High-tech aids might spur obsessive dieting -- but could also help fight obesity, experts say
MONDAY, Dec. 28 (HealthDay News) -- The smartphone applications that help modern-world dwellers find restaurants in Calcutta, calculate the size of a room or even read a bar code may also fuel eating disorders.
In the wrong hands, apps and other instant technology may trigger obsessional behavior by allowing teens and young adults to constantly count calories and monitor their weight and food intake, experts say.
"This has been a concern of ours," said Dr. Harry Brandt, director of the Center for Eating Disorders at Sheppard Pratt in Towson, Md. "So many high school and college students have iPhone or smartphones or BlackBerries and a wave of applications that, to individuals with eating disorders, can be very detrimental. It's a combination of obsessionality and perfectionism."
Also troubling is the possibility that weight loss and calorie-counting apps may push some vulnerable teens and young adults over the edge to anorexia or bulimia.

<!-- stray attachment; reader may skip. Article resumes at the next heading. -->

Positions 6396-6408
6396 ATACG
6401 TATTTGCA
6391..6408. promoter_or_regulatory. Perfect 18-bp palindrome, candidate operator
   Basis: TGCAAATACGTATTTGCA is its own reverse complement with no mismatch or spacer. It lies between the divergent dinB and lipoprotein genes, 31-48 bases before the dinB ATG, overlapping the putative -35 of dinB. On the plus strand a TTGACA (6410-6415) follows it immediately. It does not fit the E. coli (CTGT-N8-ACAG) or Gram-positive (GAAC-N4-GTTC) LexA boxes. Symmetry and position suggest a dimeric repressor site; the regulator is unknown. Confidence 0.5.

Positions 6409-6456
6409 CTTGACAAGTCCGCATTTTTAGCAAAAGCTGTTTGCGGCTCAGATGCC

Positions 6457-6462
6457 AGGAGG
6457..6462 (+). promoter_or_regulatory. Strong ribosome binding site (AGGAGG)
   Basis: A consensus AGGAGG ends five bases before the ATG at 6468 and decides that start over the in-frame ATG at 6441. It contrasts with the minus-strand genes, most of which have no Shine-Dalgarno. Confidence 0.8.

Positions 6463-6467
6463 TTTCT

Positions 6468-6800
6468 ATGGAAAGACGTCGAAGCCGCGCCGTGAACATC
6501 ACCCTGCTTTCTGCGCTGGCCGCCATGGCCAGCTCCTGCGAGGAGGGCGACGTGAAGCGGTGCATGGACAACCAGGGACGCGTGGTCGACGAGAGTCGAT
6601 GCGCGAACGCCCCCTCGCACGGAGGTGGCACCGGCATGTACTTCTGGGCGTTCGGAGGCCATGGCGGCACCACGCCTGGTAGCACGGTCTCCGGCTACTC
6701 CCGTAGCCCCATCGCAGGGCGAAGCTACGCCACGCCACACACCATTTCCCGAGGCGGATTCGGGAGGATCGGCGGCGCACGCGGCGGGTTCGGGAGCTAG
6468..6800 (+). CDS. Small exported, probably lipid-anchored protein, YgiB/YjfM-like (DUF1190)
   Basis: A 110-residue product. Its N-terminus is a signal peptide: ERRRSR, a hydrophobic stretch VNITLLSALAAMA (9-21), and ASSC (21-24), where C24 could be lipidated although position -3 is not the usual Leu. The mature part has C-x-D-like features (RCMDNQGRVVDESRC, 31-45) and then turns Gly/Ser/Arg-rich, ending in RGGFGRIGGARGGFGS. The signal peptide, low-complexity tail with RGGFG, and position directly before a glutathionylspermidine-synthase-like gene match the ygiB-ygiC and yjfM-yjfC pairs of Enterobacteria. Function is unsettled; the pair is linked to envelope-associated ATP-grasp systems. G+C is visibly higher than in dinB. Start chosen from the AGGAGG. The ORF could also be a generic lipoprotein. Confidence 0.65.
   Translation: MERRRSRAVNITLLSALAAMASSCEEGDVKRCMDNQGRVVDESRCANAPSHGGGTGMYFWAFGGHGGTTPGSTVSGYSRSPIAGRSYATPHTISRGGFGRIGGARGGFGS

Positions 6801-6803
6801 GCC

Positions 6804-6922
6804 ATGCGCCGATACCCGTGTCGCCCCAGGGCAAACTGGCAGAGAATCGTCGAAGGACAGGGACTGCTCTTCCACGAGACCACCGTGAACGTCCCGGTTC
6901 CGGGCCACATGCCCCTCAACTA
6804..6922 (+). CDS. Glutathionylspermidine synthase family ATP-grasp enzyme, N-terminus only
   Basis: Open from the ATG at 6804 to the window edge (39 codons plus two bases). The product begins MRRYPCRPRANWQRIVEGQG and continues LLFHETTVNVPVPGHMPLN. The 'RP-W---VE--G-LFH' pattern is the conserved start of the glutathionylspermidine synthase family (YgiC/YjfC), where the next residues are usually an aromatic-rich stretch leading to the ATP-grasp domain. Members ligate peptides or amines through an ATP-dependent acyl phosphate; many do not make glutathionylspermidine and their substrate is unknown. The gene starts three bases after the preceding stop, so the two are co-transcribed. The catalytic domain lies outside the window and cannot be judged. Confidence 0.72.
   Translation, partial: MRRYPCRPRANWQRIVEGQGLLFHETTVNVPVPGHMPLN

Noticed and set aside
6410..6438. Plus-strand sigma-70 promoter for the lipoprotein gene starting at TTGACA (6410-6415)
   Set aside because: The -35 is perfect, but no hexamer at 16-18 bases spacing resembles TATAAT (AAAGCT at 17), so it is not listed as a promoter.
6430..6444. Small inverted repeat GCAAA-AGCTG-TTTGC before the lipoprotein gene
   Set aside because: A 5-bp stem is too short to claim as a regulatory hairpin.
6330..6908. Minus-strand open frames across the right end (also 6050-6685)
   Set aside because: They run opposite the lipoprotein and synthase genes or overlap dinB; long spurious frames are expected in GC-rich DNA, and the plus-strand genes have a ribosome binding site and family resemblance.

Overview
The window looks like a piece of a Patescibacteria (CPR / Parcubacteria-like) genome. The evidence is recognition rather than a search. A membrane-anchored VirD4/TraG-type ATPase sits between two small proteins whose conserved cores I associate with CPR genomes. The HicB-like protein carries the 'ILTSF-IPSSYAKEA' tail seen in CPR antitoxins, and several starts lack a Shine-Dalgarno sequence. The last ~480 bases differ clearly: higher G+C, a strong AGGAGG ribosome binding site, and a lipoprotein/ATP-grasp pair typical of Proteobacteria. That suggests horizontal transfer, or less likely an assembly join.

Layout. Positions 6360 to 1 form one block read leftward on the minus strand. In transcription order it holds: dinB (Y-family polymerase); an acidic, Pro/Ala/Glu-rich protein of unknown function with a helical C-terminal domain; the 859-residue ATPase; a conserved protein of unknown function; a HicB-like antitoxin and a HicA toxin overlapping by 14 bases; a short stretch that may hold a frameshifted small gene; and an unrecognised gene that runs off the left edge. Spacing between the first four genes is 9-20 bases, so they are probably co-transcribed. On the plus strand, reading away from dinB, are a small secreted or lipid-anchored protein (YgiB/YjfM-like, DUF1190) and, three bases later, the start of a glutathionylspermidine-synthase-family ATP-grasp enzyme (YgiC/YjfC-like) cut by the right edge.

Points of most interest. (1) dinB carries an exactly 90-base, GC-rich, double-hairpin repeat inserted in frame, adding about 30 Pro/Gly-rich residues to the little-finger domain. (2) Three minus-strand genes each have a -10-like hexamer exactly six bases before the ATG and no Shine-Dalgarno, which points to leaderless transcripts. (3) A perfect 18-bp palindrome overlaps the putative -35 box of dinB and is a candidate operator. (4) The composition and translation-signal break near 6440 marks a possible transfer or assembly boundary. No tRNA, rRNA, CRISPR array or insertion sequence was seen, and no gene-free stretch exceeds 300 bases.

"Maybe a young woman doesn't yet have anorexia nervosa but begins to very carefully monitor all the foods she's eating and her caloric intake and her weight in a very rigorous way on an iPhone application and becomes so fixated on doing this that it becomes a goal to lose more and more to feel successful in that endeavor," Brandt said.
Other experts, even if they haven't yet seen an uptick in such app misuse, acknowledged that a troubling trend could be brewing.
"As you start to lose weight, as you become more starved, you can become obsessive about what you're doing," said Dr. Sara Forman, director of the outpatient eating disorders program at Children's Hospital Boston. "Often, once things get going and the more obsessive you get, then the more you're spurred on and the more inflexible you get."
Forman said she hadn't yet noticed the app phe
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